ALEX GIVES US FEVER

    Unless you were able to attend the Cannes Film Festival ?99 or happened to live in Los Angeles or New York (or any city in which art films are given a chance to be seen) sometime during 2000 / 2001 it?s likely you wouldn?t have had a chance to see Alex Winter?s first truly solo, feature-length film project, Fever.  For those of us who have been waiting for a chance to see this film, its debut on Starz! Movie Channel late last year has been very welcome and I?m happy to report it was definitely worth the wait.

    Made in 1999, Alex both wrote and directed this dark and moody tale of Nick Parker (played very convincingly by Henry Thomas), an art teacher living in a run-down section of New York.  As the film progresses he finds himself embroiled in a series of startling and confusing events which leaves him questioning not only those around him but himself as well.  David O?Hara is notable as a mysterious upstairs neighbor whose presence haunts Parker.  Teri Hatcher is also featured as Parker?s sister who worries about her brother?s state of mind and health as he slowly deteriorates both physically and mentally while dealing with the circumstances of a recent murder in the apartment building where he lives.

    The real strength of this film is in the writing.  The characters are complex and their dialogue is intriguing with just a hint of dark humor in the subtext.  This movie was not written with the idea that an audience needs to be talked down to.  Indeed, Alex allows the viewers to draw their own conclusions and pick up on the undertones and subtle hints of what may be coming without banging us over the head with his ideas . . . a very refreshing approach indeed!  I certainly won?t give away any of the plot here, but rarely has a movie so neatly wrapped up all of its loose ends in the last minute and a half of film time.  Even so, this is definitely the type of movie one will walk away from with the urge to discuss it with their fellow movie goers to get their impressions of it, and it?s likely no two people would come away with the same conclusions.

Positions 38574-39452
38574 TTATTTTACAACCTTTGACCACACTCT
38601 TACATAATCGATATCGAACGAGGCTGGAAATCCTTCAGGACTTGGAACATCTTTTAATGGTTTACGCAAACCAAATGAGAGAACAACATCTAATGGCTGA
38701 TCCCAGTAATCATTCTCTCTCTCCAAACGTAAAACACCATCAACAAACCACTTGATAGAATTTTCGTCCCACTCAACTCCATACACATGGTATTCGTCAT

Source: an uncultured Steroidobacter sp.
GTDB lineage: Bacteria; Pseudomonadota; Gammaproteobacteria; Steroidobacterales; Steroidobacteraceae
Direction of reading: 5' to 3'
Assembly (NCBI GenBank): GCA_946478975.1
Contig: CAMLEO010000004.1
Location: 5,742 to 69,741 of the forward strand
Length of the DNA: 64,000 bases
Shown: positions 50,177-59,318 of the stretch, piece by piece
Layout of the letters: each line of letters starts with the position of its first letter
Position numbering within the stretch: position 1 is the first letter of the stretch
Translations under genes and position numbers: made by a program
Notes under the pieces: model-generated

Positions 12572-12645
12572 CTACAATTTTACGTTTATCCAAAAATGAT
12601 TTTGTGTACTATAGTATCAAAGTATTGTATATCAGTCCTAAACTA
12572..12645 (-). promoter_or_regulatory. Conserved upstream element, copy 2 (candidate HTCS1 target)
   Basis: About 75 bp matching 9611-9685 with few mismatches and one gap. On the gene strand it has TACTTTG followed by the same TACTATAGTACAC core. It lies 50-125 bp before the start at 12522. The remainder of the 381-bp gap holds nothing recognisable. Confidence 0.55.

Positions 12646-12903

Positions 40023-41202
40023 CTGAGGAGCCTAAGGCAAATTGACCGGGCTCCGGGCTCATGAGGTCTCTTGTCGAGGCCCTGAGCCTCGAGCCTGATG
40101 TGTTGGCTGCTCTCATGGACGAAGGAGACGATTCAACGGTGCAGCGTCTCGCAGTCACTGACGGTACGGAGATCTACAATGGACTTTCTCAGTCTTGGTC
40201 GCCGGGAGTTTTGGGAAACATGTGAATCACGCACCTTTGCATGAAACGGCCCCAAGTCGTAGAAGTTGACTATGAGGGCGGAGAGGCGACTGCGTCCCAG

While the narrative and dialogue are strong, at no time does Alex forget film is a visual medium and the images he creates accentuate rather than overshadow the story.  Alex obviously knows when to use a scene or a simple shot to suggest mood or tone and revels in the fact that dialogue is not always necessary to express a plot development or an emotion.  One has to think his choice of Joe DeSalvo as cinematographer was an ideal one, as together they created a set of indelible images which stay with the viewer long after the end credits.

    What was probably the most impressive surprise of all was the lack of gore to tell such a dark tale.  Apart from one necessary moment of bloodiness, the film relies on shadows and stark imagery to paint a very creepy and eerie picture, and at this it certainly succeeds.  If you allow yourself to be drawn into this picture?s world you can?t help but feel a few shivers run up your spine at various moments.

    Alex?s command of directing is also very obvious . . . everything from unique shots of the New York City skyline to the murky interiors of the apartment building and the gray, cold classroom, Alex sets a tone which infuses Fever with a definite mood which draws the viewer into this cinematic world he has created . . . so much like New York yet a totally different world in and of itself.  I only wish I could have seen this film in a theater, as I feel it would be even more compelling on a big screen.

    Not only does the film succeed on a visual level but it also very effectively uses sound to add to the ambience . . . not overpowering but noticeable nonetheless, background sounds are often present and help to create a complete texture to experience.

    Fever is very much in the classic style of a Hitchcock film in the sense that the plot involves a very realistic setting in which the characters are involved in a series of bizarre and disturbing events that forever alter their lives.  Even Alex pulls a "Hitchcock" himself by walking briefly through one scene.  (Tom Stern, Alex?s partner on the film Freaked, likewise makes a brief cameo appearance although he is credited at the end).

    It?s unlike anything Alex has offered us before but let?s hope there?ll be more to come from Mr. Winter?s imaginative and truly unique mind!

Fever will likely be airing again at various times on Starz! Movie Channel. Check your local listings for times and stations.